LAMOINE — There’s something fishy going on around town. Take a leisurely stroll or drive and you will notice the evidence on mailboxes and fences; in windows and on doors; on stakes, trees, gates and signposts.
This is no crime wave. Instead, the tide has brought in a school of handmade sardines. As part of the Great Lamoine Sardine Haul, residents have crafted fish out of wood, paper, paint, sea glass, shells and other materials as a means to honor the town’s heritage.
Lamoine is celebrating its 150th birthday this year. Pre-pandemic, the Lamoine 150! Committee had planned a year’s worth of festivities. Now, with scheduled gatherings and events on hold, organizers wanted to come up with a playful and safe way to keep the birthday party rolling.
“And thus emerged the Great Lamoine Sardine Haul,” according to a press release from Cynthia Donaldson, co-chairwoman of the Lamoine 150! Committee. “Lamoine was a major player in the Grand Banks fishery in the mid-1800s. Ten or so schooners from Lamoine headed to sea every June, returning in August or September, hopefully with full holds of herring and mackerel. The Jordan River shore was lined with wharves, smoking sheds, and salting and drying racks. A large sardine factory at Lamoine Point processed smaller herring, known as sardines, for sale throughout the United States.”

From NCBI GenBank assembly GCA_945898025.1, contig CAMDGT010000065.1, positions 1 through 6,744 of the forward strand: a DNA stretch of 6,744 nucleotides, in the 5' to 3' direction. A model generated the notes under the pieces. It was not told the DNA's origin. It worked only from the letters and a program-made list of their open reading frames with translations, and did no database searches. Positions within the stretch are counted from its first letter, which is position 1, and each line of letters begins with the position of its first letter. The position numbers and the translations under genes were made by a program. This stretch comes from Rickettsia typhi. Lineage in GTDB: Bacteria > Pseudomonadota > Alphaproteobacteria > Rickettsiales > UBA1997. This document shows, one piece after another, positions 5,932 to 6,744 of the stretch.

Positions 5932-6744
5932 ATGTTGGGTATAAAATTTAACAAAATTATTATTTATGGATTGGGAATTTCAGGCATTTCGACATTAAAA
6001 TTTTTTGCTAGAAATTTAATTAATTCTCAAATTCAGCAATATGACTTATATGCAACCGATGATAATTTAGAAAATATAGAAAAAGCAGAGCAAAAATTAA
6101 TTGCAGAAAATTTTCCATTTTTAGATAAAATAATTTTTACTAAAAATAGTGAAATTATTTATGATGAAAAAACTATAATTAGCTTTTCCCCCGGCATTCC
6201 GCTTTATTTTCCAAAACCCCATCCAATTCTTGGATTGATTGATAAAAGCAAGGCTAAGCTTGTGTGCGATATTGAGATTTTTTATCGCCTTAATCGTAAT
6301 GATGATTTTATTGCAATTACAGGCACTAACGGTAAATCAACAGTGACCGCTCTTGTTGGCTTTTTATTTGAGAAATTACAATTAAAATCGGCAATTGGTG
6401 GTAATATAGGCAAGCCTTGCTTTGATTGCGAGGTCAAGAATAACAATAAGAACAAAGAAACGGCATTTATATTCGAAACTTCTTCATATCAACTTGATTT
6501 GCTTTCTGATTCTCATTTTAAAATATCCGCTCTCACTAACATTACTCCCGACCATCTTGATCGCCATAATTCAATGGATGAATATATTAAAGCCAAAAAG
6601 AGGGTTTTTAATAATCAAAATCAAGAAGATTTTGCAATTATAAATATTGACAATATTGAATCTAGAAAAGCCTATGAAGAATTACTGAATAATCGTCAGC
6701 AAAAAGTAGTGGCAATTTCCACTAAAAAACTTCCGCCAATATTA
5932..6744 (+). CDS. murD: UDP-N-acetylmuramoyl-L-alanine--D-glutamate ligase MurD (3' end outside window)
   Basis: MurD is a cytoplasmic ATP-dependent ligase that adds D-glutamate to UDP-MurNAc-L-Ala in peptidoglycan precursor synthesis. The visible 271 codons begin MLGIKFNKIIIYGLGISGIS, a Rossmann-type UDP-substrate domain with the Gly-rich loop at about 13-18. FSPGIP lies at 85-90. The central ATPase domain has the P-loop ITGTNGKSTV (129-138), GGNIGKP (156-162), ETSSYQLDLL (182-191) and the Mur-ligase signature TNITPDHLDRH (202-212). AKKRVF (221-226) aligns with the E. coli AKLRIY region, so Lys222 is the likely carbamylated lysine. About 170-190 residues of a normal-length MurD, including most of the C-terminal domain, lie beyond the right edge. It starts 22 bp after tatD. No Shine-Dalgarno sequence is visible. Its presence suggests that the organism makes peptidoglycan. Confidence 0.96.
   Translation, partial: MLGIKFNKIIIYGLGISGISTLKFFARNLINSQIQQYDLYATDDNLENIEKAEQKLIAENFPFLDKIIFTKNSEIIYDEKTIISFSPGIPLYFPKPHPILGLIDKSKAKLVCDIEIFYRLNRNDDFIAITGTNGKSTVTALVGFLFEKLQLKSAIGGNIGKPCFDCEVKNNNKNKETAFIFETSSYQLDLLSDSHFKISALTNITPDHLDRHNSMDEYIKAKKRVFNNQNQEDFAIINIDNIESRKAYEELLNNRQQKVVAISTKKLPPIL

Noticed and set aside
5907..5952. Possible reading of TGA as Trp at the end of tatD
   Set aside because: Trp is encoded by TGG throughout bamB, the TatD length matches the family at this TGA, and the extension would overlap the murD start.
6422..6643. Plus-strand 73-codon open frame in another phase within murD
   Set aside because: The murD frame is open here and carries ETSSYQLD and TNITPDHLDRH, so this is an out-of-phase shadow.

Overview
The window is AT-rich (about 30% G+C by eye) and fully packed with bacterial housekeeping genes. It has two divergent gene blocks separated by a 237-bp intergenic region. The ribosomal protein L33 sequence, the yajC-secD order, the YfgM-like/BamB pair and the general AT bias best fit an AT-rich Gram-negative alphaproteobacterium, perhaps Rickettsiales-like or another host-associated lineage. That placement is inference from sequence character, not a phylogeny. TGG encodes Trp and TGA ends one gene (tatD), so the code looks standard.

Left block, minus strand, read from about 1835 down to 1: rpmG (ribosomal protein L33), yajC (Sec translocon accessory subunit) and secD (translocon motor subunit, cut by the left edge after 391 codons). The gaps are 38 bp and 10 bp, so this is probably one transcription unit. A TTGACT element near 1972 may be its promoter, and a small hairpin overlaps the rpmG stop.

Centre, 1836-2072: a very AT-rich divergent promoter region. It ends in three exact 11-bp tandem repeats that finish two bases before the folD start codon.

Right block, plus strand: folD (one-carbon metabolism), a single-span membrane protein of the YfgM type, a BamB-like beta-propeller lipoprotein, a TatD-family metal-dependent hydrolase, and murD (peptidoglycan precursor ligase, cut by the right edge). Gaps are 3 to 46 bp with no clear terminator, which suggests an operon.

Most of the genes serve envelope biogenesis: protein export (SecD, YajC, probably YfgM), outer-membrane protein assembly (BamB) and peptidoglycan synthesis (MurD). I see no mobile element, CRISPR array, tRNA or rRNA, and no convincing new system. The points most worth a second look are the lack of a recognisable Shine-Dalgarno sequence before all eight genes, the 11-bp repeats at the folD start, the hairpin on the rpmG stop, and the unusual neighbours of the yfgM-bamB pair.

Sardine Haul participants are invited to get as creative as they like designing, decorating and displaying their sardines. Their handiwork can be admired from a distance by car, bike, on foot or on Facebook on the Lamoine 150! page.
The sardines have popped up all over town and artists of all ages have taken part.